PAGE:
Snake charmer and touch of Dallas in the Dome

 

THE FLORAL juggernaut that is the Rose of Tralee powered into its 50th year last night, with the first appearances of this year’s 32 contenders.

More than 1,800 mammies, daddies, aunties, grannies, grand-dads, and other relatives braved the torrential rain to squeeze into the Dome to cheer, wave banners, weep proud tears and carry on an uniquely Irish ritual half a century in the making.

The 18 young women who took the stage last night included a midwife, several accountants, a consultant for a dating agency, a social worker, sales assistant, waitress, students and a marketing manager.   Have you ever wondered about the distinctive little hand movement that all Roses give the audience when they come out? “We call it ‘caressing the coconut’,” explained host Ray D’Arcy during rehearsals earlier yesterday.

The first coconut to be caressed last night was by Waterford’s Rose, this year’s youngest. Orna Middleton (19) confessed she “had a pounding in her stomach” when she discovered she was going to be the first out on stage this year. She wasn’t the only nervous one. Ray, hosting his fifth show, fluffed his “happy fiftieth anniversary” greeting at the top of the show.

“You probably have Bon Jovi in you?” Brittany Kelly, the Southern California Rose inquired before belting into her song, wondering if Ray would be on for a impromptu singing duet.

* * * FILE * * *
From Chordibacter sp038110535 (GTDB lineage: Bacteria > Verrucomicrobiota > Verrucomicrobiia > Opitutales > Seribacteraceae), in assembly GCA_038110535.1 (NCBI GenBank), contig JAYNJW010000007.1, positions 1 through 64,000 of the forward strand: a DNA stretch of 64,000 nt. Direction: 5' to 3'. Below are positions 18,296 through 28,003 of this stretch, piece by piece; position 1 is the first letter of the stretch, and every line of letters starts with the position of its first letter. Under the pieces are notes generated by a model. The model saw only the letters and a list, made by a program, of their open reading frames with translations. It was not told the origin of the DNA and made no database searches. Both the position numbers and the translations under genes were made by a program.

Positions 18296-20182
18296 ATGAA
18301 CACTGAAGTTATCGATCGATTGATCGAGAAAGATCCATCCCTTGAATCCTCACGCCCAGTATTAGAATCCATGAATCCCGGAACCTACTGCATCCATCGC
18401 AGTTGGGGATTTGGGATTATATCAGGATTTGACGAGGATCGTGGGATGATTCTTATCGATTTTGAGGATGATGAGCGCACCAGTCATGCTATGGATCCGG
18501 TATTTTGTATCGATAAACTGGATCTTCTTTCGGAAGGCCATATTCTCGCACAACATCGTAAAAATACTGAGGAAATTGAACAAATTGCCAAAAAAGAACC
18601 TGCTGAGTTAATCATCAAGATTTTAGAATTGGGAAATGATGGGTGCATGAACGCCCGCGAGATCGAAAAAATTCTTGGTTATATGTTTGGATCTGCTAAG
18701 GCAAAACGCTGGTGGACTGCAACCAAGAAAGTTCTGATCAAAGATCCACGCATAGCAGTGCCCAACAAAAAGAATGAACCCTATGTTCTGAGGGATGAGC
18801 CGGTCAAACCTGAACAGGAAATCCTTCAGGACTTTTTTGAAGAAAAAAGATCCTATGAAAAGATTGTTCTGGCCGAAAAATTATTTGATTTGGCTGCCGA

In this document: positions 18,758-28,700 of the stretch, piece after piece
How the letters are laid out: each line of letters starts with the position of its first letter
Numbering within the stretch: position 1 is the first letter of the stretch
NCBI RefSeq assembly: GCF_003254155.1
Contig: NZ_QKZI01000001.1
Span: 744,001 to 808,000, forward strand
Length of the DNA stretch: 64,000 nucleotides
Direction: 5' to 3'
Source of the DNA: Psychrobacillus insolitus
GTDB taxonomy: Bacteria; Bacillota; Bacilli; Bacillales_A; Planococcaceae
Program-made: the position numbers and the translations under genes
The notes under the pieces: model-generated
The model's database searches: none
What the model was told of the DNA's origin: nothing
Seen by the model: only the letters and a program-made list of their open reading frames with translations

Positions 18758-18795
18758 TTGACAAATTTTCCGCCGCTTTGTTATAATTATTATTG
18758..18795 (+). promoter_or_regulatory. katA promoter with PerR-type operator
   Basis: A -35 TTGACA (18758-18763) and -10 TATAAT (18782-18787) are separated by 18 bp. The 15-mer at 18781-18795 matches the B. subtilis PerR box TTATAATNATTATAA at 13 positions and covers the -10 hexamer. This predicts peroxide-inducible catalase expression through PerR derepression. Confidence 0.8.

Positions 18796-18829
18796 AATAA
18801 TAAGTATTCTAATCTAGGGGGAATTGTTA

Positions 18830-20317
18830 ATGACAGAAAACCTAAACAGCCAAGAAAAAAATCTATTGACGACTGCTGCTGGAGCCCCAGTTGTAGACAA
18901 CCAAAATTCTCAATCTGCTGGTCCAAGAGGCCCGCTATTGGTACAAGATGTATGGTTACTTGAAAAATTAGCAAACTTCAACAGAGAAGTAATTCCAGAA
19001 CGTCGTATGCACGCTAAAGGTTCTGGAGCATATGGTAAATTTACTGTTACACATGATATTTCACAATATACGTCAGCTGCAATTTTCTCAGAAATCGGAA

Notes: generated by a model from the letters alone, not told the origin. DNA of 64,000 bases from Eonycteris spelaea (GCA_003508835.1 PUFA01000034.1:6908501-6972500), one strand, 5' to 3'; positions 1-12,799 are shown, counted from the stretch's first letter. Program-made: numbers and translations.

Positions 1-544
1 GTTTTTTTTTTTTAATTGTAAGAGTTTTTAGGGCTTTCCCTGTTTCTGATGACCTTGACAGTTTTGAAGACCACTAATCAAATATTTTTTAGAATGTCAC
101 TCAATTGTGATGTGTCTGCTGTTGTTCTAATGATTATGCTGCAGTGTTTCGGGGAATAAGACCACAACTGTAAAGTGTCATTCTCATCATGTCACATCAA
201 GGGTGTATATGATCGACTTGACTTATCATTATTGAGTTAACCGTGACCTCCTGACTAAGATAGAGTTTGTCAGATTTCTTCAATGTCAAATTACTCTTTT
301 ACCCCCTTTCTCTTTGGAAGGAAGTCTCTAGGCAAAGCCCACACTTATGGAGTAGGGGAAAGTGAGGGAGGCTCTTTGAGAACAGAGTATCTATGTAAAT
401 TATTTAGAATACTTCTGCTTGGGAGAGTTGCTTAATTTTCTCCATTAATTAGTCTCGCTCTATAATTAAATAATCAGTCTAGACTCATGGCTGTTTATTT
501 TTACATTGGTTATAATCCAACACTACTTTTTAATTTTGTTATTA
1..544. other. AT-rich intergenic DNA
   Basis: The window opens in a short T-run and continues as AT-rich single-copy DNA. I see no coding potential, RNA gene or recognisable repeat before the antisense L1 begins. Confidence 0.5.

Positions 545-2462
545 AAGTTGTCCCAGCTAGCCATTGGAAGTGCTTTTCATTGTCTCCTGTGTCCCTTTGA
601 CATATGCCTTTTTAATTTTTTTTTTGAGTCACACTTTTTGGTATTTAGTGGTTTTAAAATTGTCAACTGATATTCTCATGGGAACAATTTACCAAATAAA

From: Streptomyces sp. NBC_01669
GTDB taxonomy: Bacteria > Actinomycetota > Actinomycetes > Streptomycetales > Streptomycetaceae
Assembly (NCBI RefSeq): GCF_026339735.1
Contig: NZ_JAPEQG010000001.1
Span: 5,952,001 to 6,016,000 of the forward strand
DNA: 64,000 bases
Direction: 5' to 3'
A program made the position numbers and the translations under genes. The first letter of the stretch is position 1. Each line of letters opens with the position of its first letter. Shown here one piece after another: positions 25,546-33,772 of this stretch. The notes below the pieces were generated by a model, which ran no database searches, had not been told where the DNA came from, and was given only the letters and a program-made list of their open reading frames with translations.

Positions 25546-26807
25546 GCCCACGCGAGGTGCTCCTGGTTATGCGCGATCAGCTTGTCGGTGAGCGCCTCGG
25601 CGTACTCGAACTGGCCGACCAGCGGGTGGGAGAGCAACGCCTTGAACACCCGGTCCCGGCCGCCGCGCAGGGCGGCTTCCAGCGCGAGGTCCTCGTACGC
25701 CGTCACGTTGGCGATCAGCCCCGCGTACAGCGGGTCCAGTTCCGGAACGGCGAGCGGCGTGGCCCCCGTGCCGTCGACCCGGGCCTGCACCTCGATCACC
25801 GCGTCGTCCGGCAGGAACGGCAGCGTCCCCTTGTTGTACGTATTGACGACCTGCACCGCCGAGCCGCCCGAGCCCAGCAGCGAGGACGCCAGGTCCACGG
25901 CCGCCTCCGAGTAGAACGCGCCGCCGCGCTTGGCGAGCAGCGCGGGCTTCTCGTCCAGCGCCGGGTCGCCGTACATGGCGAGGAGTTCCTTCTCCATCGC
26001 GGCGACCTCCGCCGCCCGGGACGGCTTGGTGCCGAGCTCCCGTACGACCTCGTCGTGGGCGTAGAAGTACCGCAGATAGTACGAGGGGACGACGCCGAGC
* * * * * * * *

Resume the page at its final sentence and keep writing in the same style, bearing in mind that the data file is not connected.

“That’s a line I’ll probably never recover from,” he responded ruefully, while the audience roared.

Fifty years in, and some things don’t change. We heard some festival songs we’ve heard before, including the ballad Raglan Road, sung by Sydney Rose Romy Farrelly. She sounded authentically like Luke Kelly, being a wee little bit on the hoarse side after the festivities in Tralee. Nobody cared. They didn’t care either when Cavan Rose Tara Cunningham, played the tin whistle with a few wobbles and shaky notes. Simon Cowell would hate all this, but to the Kerry crowd every one of their Roses has the X Factor.

We also saw again the now-familiar magic trick of the disappearing dress. Leslie McDonough, the Texas Rose, told us she had made the floor-length purple tiered dress she was wearing. She then whipped off half the dress and donned a stetson to dance in her cowboy Texan boots, high-kicking to the theme tune of Dallas – a television theme tune many people still recognise, judging by the wild response from the crowd.

From Sligo Rose Sinead McGill we learned that if you post a letter to Boyle, Co Sligo, it gets there a day earlier than the correct address of Boyle, Co Roscommon. Now, there’s a puzzle for An Post to solve.

“I have 20 babies a day,” German Rose Jessica Kreuz announced to howls of laughter from the Dome. That would be because she’s a midwife.   She also proved herself to be a pretty nifty clarinet player, by delivering a nicely moody version of Moon River on the clarinet.

But it was hard to top the party piece from Sarah Sullivan, the Toronto Rose. She must have been the first Rose to appear on stage with a boa that wasn’t made of feathers – this was the real thing, a big boa constrictor snake, which she calmly modelled as a belt. Now that’s a fashion accessory you don’t see too often in the Dome.

Love it or loathe it, the festival still engages huge numbers of people. Audience figures for Monday’s RTÉ documentary “Five Decades of Roses” was 495,000.

So who do the escorts think is the favourite to win this anniversary year?

You might as well be asking a politician as asking an escort anything. They’re experts at dodging questions. “They’re all favourites,” Colin Conway, the German Rose’s escort, declared loyally earlier in the evening.

Nevertheless, the current odds are favouring Kerry Rose Karen McGillycuddy, followed by London, Perth and Sydney.

The selection continues tomorrow. Plenty more surprises, but probably no snakes.